Friday, November 22, 2013

Pollo Campero to Canada!

Ah, the good stuff.
I think everyone in Latin America knows how delicious Pollo Campero is (although a friend of mine calls it Pollo Con Pello). This unique Guatemalan/Salvadoran treat uses a special brining and flouring process and excellent and tasty, locally raised chicken to produce a terrific product. I think it was good enough to recently put KFC in El Salvador out of business.

My son has visited me here several times and loves the chicken. He once drove from Toronto to Florida to eat Pollo Campero (which has numerous franchises in the US). But the chicken doesn’t taste the same there, probably because the chickens here are less aggressively farmed and may be fresher. In fact, the grocery stores in El Salvador routinely sell locally raised chicken (that is smaller, yellower and not frozen) for $1.50 a lb while the giant, white and pre-frozen US chicken is sold at $1.00 a lb. I once bought three pieces of each chicken for grilling in a “taste-off” and was amazed that the local sample had an intense chicken flavour while the US import tasted watery and bland in comparison.

"Sharing the flavour with my friends, with my family, with the whole world" ... except for Canada

This is another reason why people travelling from the San Salvador airport to the US still purchase special large bags full of Pollo Campero at the airport even though they can get the fresh cooked version locally. And this is being done legally.

What would happen if you tried to bring the deliciously fried Pollo Campero into Canada? I did try on one occasion when my son asked for some chicken. I went to the San Salvador airport which is mostly run by Taca, the local carrier (recently bought out by the Colombian based Avianca and is being slowly and painfully debranded), and has a very busy Pollo Campero outlet with way too few tables upstairs. At lunch time, there is always a huge line up for chicken but, somehow, by the time the chicken is served, a table magically opens up or you can always ask to share a table. So I purchased 12 pieces of chicken, ate one in the restaurant (steaming hot and delicious), ate two more on the airplane (cooled down but still delicious), and declared the chicken to the customs official. Bam – or Squawk rather – off to a secondary customs check. I opened my bag and showed the 9 remaining pieces of chicken, sealed in a Ziploc bag, to the very polite officer. He said that I could not enter with the chicken. I mentioned that it was commercially prepared and fully cooked but he said no way. He did say that I could eat the chicken rather than surrendering it ... but I already had 3 pieces of chicken and was full!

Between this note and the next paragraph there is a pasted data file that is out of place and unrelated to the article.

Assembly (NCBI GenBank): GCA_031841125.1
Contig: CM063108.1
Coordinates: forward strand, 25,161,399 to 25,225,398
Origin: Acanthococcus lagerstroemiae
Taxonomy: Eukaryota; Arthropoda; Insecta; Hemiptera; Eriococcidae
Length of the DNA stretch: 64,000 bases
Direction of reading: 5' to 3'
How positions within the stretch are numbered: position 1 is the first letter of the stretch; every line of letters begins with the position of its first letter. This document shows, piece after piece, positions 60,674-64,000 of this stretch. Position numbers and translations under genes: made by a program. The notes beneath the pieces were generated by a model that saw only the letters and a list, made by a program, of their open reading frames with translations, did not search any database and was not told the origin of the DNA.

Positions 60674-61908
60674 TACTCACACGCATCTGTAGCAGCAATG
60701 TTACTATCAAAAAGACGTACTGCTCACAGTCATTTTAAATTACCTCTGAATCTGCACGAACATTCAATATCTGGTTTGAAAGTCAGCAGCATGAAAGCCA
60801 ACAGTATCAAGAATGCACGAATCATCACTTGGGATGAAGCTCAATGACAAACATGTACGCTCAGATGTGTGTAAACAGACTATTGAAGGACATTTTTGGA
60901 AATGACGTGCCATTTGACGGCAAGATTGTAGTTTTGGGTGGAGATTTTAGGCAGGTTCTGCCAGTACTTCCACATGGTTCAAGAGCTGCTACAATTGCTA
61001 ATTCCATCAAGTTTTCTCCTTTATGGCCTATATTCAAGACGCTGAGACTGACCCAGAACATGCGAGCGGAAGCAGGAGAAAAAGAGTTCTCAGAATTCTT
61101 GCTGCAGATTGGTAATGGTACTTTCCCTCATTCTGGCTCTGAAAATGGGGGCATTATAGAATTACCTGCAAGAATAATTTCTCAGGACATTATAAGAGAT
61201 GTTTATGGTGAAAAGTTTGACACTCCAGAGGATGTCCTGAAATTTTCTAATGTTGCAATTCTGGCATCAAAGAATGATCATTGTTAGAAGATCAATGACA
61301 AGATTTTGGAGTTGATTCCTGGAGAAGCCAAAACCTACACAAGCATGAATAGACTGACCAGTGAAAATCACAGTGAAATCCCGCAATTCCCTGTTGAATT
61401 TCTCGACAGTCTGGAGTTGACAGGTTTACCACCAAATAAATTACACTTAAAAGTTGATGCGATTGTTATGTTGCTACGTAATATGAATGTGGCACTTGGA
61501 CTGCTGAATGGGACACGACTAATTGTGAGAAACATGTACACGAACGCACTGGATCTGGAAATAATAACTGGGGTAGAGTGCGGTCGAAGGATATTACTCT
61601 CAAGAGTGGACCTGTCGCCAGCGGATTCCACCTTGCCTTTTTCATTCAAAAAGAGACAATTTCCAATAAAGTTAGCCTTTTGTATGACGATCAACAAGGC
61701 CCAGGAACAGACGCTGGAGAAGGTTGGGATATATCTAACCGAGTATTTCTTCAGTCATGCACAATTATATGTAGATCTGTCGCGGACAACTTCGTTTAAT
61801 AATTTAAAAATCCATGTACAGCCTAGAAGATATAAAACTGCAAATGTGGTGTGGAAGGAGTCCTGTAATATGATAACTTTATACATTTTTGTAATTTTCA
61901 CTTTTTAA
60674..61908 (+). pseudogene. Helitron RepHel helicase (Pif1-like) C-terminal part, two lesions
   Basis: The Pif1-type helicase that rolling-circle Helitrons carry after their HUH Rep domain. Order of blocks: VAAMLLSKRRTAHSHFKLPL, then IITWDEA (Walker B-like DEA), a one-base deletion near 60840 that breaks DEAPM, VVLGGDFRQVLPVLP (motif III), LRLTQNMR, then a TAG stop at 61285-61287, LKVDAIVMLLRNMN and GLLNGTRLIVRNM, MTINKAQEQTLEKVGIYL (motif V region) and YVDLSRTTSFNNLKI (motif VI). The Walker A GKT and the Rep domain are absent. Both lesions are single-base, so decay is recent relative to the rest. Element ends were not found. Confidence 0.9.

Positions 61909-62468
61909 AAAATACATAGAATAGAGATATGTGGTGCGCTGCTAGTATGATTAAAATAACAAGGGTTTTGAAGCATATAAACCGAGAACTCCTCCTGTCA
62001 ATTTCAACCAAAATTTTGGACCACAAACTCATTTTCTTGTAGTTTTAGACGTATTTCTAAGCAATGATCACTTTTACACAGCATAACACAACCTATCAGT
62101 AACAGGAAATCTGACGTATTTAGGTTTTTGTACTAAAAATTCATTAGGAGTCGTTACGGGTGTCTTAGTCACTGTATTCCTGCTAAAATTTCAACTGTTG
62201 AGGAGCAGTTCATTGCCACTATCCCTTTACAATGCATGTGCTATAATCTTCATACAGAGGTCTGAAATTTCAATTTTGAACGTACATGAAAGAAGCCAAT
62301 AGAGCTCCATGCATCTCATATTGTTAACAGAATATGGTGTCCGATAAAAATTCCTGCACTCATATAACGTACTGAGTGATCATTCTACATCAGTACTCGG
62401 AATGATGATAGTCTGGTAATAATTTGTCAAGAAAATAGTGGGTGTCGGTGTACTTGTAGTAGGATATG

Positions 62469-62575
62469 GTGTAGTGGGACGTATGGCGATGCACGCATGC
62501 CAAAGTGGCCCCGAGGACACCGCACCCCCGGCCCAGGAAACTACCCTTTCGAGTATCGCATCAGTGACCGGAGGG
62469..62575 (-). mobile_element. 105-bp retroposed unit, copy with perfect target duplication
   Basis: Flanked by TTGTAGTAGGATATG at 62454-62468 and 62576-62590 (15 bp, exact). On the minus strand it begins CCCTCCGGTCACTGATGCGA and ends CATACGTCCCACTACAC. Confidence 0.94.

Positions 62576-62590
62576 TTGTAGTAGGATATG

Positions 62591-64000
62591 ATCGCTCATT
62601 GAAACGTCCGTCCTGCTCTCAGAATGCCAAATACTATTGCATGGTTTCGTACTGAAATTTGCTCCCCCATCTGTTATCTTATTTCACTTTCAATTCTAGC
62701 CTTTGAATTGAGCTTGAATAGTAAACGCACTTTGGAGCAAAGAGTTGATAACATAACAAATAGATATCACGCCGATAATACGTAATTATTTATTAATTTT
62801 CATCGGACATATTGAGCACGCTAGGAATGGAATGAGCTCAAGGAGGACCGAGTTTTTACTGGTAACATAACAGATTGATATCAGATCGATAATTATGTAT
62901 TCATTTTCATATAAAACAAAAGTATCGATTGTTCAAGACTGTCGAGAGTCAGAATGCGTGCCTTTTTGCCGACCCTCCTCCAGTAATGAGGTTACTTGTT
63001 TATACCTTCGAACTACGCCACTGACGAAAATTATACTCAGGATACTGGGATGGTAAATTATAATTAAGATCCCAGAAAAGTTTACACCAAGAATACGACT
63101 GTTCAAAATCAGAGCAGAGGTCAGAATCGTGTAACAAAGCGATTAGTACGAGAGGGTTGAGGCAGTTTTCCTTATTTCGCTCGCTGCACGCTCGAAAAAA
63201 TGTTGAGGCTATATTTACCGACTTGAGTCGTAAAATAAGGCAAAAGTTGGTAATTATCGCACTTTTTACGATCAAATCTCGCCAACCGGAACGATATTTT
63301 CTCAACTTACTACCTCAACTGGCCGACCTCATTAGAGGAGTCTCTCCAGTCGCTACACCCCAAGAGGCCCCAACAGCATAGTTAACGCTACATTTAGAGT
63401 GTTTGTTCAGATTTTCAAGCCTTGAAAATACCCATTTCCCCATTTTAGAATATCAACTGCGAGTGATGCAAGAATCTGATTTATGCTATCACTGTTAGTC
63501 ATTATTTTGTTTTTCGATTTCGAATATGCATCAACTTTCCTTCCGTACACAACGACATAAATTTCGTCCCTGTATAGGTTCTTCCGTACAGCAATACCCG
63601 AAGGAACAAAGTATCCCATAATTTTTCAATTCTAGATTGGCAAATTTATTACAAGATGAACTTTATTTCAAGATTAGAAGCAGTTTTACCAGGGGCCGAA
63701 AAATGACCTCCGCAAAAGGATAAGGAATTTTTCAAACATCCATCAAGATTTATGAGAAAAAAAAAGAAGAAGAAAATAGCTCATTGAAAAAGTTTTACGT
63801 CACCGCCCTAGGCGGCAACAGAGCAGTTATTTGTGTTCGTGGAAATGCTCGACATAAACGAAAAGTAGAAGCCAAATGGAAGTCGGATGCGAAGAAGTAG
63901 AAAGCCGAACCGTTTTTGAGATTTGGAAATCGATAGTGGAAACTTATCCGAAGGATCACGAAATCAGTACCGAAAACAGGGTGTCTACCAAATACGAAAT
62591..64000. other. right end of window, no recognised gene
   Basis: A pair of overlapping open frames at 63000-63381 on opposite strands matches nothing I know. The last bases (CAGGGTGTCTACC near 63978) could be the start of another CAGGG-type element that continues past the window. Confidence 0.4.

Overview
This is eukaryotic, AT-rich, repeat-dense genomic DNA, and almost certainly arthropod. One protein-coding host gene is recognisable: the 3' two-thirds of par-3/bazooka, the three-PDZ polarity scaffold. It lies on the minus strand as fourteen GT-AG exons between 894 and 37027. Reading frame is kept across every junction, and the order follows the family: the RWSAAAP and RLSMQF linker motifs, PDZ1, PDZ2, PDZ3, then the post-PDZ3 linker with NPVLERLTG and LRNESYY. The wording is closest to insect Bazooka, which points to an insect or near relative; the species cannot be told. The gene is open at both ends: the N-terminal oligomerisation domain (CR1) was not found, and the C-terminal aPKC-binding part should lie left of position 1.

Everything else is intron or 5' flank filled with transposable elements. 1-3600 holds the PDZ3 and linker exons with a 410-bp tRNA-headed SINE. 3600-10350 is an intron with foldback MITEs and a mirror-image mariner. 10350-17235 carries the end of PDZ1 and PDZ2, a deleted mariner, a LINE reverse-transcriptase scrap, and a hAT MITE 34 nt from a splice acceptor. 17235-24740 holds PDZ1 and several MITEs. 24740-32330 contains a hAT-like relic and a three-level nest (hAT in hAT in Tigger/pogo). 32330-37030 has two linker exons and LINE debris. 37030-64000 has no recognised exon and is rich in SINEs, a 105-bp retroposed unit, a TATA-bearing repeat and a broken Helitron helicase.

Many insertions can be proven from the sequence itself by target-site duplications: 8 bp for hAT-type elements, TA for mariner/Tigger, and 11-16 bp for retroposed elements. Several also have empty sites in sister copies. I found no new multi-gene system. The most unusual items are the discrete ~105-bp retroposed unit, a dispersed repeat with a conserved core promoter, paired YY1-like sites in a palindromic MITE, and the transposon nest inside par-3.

So I had to tell my son that there was no fried chicken for him and he would have cried himself to sleep if he wasn’t 24 years old at the time.

The Chinese get to eat it too.
Now what happens if you don’t declare your friend chicken? Consider the sad case of Mario Castillo. He was in El Salvador visiting his family and before his flight, he was in the shower when his mother secreted 15 pieces of fried chicken with a stated approximate value of $18.00. The chicken was discovered by the crack Canadian Border Services Agency Officer on the night of 25 January 2012.
The attempted illegal importation of fried chicken was considered by the Agriculture and Agri-Food Administrative Monetary Penalties Regulations as a contravention of section 40 of the Health of Animals Regulations and classified as a “serious violation” which resulted in an $800 fine for Mario.

Mario had the choice of paying $400 within 15 days but he stuck to his guns and bad legal advice and decided to have his day in court. On 2 November 2012, he went before the Canada Agricultural Review Tribunal whose stellar adjudicators decided to throw out the case on a technical issue of Mario not being given “a reasonable opportunity to justify the importation of a meat product found [in] their bags.”